conductors to receive the two electricities, I suppose no communi-
cation with the earth is required ?

Jtfr<. B, Certainly not, until the two are fully cbar|^ed ; for the
tiro conductors will receive equal quantities of electricity.

Caroline, I thought the use of the chain had been to convey the
elect^ity^rom the ground into the machine.

Mrs. B. That was the idea of Dr. Franklin, who supposed Chat
tkire was but one kind of electricity, and who by the terms posi-
tive and negative (which he first introduced,) meant only differenlt
quanfities of the same kind of electricity.* The chain was in that

*The idea of Dr. Franklin wa8,|6iat the positire state consisted

• "' ' ' I ■ I I III • ■■ I > I .^ ii I ■)

365. What ii called a charge in the use of the common electrical
machiDe ?
36e. What was Dr. Franklin^ opinioD GoncemiDg electricity ?


case supposed to convey electricity /rowi the ground through the
rubber into the conductor. But as we have adopt^ the hypothesis
of two electricities, we must consider the chain as^ vehicle to con-
duct the negative electricity into the earthA >,..,.
Emily, And^re both kinds produced whenever electricity is ex-

^^%rs. B, (tes, invariably) If you rub a tube of glass with a wool-
len cloth Che glass becomes positive, and the cloth negative * If,
on the contrary, you excite a stick of sealing-wax by the same means,
it is the robber which becomes positive, and the wax negative.

But with rec'ard to the Voltaic battery, in order that the acid may
act freely on the zinc, and the two electricities be given out without
interruption, fsome method must be devised, by which the plates
may part witft their electricities as fast as they receive themx Can
vou think of any means by which this might be effected ? «

Emily. Would not two chains or wires, suspended from either
plate to the ground, conduct the electricities into the earth, and thus

answer the purpose ? - • «• *u i * •

Mrs, B. It would answer the purpose of carrying off the electri-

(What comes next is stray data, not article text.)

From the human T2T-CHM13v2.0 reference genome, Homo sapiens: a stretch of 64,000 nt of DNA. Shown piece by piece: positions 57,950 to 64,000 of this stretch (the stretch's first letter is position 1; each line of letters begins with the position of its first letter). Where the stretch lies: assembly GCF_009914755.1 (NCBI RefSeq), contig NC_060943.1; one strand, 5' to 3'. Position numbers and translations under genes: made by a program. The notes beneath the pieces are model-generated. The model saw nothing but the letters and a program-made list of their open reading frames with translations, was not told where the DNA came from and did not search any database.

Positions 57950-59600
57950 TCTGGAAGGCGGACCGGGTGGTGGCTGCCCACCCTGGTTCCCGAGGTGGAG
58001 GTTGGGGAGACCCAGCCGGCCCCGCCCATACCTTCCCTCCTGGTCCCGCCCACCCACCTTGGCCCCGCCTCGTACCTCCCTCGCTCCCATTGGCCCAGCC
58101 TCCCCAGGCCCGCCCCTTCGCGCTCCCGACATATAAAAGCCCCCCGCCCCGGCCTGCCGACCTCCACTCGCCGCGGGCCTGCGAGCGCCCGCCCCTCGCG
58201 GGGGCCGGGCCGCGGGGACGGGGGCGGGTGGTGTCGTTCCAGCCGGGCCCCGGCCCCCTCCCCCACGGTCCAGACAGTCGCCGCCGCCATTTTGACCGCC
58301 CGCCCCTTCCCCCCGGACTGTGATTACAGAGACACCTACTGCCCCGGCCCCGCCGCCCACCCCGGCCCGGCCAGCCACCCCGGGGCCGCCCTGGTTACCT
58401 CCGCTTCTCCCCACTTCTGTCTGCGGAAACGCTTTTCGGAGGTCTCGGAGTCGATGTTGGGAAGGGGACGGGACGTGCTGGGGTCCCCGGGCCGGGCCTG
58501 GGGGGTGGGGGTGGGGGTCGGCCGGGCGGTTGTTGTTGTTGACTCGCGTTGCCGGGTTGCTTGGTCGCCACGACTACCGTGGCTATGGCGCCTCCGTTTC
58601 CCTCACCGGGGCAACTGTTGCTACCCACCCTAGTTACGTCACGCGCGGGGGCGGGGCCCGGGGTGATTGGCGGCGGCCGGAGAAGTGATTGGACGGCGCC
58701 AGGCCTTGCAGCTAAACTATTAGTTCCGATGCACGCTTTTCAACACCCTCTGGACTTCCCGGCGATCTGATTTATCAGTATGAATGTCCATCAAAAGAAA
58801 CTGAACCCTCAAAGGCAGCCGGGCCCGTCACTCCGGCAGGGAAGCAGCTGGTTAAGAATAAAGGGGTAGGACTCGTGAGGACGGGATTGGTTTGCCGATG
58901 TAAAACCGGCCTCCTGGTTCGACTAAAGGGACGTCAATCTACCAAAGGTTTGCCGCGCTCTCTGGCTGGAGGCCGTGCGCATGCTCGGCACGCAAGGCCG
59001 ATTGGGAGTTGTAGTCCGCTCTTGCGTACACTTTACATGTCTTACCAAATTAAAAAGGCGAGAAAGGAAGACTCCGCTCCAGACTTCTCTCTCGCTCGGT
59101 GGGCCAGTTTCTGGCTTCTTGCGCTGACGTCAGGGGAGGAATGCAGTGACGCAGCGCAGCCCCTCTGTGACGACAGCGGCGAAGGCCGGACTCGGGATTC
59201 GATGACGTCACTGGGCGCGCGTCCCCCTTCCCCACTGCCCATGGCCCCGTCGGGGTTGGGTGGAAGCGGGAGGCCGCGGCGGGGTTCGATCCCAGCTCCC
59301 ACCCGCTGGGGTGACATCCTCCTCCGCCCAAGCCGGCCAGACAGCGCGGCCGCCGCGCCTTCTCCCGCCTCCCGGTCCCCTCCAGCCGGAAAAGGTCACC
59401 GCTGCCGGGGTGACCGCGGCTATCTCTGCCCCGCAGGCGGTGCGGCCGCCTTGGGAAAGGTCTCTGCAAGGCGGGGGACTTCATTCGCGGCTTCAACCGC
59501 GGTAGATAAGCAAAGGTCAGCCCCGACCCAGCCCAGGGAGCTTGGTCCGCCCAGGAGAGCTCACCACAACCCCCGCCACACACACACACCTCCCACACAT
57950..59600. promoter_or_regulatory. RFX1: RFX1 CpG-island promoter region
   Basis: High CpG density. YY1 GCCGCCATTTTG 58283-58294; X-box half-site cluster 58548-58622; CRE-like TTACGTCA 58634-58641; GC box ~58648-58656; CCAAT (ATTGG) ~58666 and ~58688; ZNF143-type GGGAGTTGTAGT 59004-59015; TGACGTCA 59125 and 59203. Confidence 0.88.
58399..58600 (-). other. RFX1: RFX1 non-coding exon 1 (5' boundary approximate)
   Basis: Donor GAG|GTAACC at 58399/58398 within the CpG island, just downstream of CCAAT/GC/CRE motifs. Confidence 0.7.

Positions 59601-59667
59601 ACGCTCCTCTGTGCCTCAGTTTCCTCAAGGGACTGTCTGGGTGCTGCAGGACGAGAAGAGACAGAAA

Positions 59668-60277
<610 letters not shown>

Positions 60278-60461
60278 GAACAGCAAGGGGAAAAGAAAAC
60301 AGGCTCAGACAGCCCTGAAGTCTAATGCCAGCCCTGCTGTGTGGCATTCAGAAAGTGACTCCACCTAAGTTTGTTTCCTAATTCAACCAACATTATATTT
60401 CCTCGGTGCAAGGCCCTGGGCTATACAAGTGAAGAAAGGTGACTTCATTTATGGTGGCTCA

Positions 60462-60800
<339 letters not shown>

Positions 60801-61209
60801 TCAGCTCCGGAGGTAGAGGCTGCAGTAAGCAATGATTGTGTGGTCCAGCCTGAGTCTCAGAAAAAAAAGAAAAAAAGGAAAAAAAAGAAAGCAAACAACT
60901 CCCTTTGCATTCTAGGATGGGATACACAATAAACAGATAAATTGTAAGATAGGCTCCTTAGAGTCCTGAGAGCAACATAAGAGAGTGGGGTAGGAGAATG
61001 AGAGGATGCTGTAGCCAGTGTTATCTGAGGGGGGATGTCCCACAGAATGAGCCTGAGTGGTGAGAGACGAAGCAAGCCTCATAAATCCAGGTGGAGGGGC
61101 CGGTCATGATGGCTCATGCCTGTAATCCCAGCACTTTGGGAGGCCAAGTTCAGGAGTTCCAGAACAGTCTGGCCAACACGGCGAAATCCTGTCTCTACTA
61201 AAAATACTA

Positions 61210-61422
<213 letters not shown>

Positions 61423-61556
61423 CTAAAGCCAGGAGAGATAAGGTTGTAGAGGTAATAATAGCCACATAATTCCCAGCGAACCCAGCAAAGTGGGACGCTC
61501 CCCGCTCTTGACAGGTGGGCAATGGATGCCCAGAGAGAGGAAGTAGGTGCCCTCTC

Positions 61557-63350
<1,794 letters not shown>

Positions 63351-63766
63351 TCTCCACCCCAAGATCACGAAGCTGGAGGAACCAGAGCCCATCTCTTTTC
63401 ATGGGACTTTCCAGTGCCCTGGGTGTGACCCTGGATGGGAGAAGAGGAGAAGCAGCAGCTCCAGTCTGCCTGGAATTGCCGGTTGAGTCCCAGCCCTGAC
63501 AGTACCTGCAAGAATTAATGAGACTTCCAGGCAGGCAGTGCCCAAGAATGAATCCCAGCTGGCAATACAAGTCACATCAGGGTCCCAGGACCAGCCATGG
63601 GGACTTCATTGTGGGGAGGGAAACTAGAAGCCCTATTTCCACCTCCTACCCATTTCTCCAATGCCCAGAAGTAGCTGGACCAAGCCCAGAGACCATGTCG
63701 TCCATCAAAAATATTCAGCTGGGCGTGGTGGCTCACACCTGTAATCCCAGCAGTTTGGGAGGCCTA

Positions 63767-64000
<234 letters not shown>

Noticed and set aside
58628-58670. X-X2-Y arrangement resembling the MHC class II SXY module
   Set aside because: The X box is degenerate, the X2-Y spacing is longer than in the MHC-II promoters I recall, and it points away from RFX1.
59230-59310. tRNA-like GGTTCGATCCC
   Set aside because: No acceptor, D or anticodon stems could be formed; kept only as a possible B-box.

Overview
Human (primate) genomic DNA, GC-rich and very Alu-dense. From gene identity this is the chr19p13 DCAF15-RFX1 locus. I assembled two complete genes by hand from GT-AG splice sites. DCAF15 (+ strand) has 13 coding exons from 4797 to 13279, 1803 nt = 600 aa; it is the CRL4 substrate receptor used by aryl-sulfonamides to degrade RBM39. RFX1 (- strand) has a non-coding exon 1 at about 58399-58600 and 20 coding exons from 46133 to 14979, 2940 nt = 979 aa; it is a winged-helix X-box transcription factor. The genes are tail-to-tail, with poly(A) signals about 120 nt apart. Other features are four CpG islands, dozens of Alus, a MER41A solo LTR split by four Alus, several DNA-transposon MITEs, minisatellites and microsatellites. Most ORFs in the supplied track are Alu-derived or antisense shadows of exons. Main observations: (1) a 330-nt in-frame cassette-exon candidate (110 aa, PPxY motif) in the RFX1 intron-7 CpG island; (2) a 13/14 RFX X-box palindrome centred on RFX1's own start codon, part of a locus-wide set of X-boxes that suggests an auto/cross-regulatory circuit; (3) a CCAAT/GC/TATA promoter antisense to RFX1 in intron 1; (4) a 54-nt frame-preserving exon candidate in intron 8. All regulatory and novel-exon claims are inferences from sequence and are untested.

city, I admit; but recollect, that though it is necessary to find a
vent for the electricity, yet we must not lose it, since it is the pow-
er we are endeavoring to obtain. Instead, therefore, of conduct-
ino" it into the ground, let us/fnake the wires, from either plate,
meet ; the two electricities wHl thus be brought together, and will
combine and neutralize each other; and as long as this communi-
cation continues, the two plates having a vent for their respective
electricities, the action of the acid will go on freely and uninler-

^uptedly"^^ ^ , * i

EmilyJ That is very clear, so far as two plates only are concern-
ed ; buf^I cannot say 1 understand how the energy of the succes-
sion of plates, or rather pairs of plates, of which the Galvanic trough
is composed, is propagated and accumulated throughout a battery ?

in the presence, or accumulation of the electric fluid, and that the
negative was merely its absence or diminution.! Hence the terms
used by him to indicate these states were posilife and negative. In
this chapter Mrs. B. has used these terms of the American Philoso-
pher improperly, for plus and minus were never meant to signify
two sorts of electricity, but only its presence or absence. Where
authors have adopted Dufay's theory of two electricities, they have
used the terms, vitreous and resinous, — C.

* Most probably, because the glass takes the electric fluid from
the cloth. Indeed, we conceive there is about the same reason for
believing that the negative state is the absence of the electric fluid
as there is for believing that cold is the absence of heat.— C.

367. What is the use of the chain in the common electrical ma-

368. Are negative and positive electricity always produced when
electricity is excited ?

369. What is necessary in the Voltaic battei^r, that the two elec-
tricities be given out without interruption ?

370. In what manner do two pieces of wire produce this effect ?

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Mrs. B: In order to show you how the intensity of the electrici-
ty is increased by increasing^ the number of plates, we" will exam-
ine the action of four plates ; if you understand these, you will
readily comprehend that of any number whatever.
(T ^. ^ Fig. 14. Voltaic Battery.

yn this Dgure you will observe that the
two central plates are united ; they are
soldered together, (as we observed in
describing the Voltaic trough,) so as to
form but one plate, which offers two
different surfac^ ; the one of copper,
the other of zincA

^ow you recollect, that, in explaining
to^ action of two plates, we supposed
that a quantity of electricity was evolved
from the surface of the first zinc plate, in
consequence of the action of the acid, and-

was conveyed by the interposed fluid to the copper plate No. 2,
which thus became positive. This copper plate communicates its
electricity to the contiguous zinc plate. No 3, in i;vhich, conse-